Journal Publications

Kim, S. J.* & Chen, K.* (2022) How conspiracy and debunking videos use emotions to engage publics on YouTube. New Media & Society. Online First. (doi)

Kim, S. J.* Minich, M.*, Tveleneva, A., Liu, J., Padon, A., Silver, L., & Yang, S. (2022) Textual and pictorial enhancement of cannabis warning labels: An online experiment among at-risk U.S. young adults. Drug & Alcohol Dependence. 109520. (doi)

Chen, K., Kim, S. J., Gao, Q., & Raschka, S.* (2022) (The authors contributed equally to this work). Visual framing of science conspiracy videos: Integrating machine learning with communication theories to study the use of color and brightness. Computational Communication Research. (pdf)

Suk, J., Lukito, J., Su, M., Kim, S. J., Tong, C., Sun, Z., & Sarma, P. (Forthcoming) Do I sound American? Predicting disinformation sharing of Russian IRA tweets from a linguistic perspective. Computational Communication Research. (preprint)

McLeod, D., Choung, H., Su, M., Kim, S. J., Tao, R., Liu, J., & Lee, B. G. (2022). Navigating a diverse paradigm: A conceptual framework for experimental framing effects research. Review of Communication Research, 10 (pdf).

Zhang, Y., Lukito, J., Su, M-H., Suk, J., Xia, Y., Kim, S. J., Doreshenko, L., & Wells, C. (2021). Assembling the networks and audiences of disinformation: How successful Russian IRA twitter accounts built their followings, 2015–2017. Journal of Communication, 00, 1–27. (doi)

Ahn, P. H., Van Swol, L. M., Kim, S, J., & Park, H. (2021). Enhanced motivation and decisioin making from going hybrid. Small Group Research, 1-37. (doi)

Lukito, J., Suk, J., Zhang, Y., Doreshenko, L., Kim, S. J., Su, M-H., Xia, Y., & Wells, C. (2019). The wolves in sheep’s clothing: How Russia’s Internet Research Agency tweets appeared in U.S. News as vox populi. International Journal of Press/Politics, 00(0),1-21. (doi)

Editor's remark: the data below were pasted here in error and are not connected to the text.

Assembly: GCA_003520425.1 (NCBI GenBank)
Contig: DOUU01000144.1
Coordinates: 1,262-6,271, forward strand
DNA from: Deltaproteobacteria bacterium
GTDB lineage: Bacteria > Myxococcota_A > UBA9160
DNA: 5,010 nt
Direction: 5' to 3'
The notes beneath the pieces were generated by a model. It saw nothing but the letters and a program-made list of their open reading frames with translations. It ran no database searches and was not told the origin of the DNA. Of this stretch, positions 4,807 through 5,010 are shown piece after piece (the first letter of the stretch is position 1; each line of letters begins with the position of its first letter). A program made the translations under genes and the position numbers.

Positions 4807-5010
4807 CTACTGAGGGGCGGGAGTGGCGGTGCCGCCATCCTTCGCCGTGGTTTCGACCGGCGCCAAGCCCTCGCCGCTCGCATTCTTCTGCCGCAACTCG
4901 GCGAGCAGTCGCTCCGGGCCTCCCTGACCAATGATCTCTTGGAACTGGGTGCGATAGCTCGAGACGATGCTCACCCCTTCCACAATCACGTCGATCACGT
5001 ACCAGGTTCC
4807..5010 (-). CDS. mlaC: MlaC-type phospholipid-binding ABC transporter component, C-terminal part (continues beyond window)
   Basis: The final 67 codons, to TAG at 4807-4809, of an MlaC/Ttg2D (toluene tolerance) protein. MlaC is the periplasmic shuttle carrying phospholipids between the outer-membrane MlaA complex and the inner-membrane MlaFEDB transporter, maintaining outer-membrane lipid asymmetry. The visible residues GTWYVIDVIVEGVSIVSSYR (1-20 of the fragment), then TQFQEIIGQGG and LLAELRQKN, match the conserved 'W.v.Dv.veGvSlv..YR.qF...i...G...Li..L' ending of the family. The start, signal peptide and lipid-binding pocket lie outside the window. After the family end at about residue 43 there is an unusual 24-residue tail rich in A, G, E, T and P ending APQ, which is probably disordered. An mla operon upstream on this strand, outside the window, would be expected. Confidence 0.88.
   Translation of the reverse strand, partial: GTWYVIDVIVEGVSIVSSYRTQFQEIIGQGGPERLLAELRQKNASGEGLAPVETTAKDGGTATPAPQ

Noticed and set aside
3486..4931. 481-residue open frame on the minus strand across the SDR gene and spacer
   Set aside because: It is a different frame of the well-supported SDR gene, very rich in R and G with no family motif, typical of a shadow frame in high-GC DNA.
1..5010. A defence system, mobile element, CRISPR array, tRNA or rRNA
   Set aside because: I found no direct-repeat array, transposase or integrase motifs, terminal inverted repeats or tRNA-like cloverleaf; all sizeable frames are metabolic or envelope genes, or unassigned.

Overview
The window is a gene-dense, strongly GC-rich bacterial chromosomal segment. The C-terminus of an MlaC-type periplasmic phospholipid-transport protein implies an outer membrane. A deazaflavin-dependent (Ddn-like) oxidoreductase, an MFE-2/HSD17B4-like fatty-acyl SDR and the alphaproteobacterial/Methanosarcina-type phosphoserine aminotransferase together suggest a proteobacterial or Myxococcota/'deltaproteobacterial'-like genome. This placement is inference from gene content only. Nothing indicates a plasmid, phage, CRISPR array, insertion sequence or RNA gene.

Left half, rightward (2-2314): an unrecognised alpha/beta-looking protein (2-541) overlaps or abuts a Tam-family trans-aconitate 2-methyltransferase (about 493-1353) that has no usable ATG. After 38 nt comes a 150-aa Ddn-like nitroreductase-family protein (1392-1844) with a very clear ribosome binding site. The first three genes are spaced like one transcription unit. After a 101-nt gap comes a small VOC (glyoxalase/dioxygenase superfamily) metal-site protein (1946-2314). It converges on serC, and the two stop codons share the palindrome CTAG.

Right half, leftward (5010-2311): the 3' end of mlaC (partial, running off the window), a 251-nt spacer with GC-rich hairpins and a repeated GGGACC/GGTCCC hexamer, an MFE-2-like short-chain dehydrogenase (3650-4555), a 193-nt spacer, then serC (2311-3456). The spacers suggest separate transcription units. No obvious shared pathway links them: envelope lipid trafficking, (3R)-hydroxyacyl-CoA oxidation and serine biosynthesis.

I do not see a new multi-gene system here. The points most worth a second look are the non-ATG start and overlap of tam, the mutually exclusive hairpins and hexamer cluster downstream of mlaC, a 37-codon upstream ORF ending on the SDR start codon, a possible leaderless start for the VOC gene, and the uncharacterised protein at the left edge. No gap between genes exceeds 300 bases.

Xia, Y., Lukito, J., Zhang, Y., Wells, C., Kim, S. J., & Tong, C. (2019). Disinformation, performed: Self-presentation of a Russian IRA account on Twitter. Information, Communication and Society, 22(11), 1646–1664. (doi)

Zhang, Y., Shah., D., Foley., J., Abhisheck., A., Pevehouse., J., Lukito., J., Suk., J., Kim., S. J., Sun, Z., & Garlough., C. (2019). Whose lives matter? Mass shootings and social media discourses of sympathy and policy, 2012–2014. Journal of Computer Mediated Communication, 24(4), 182–202. (doi)

Under Review

Kim, S. J., Villanueva, I., & Chen, K. Going beyond affective polarization: How emotional and identity cues are used in anti-vaccination conspiracies on TikTok in various countries (Abstract Accepted). Political Communication.

Lu, L., Kim, S. J., Tao, R., Liu, J., & McLeod, D. A number is worth a thousand words: Psychological mechanisms and the effectiveness of communicating vaccine efficacy information (Under Review). Science Communication.

Tveleneva, A., Kim, S. J., Minich, M., Liu, J., Padori, A., Silver, L., & Yang, S. Yet Again conversations matter: The importance of interpersonal discussions, educational campaigns, and advertising on cannabis-related risk perceptions, attitudes, and intentions in at-risk young adults to health communication (Under Review). Journal of Health Communication.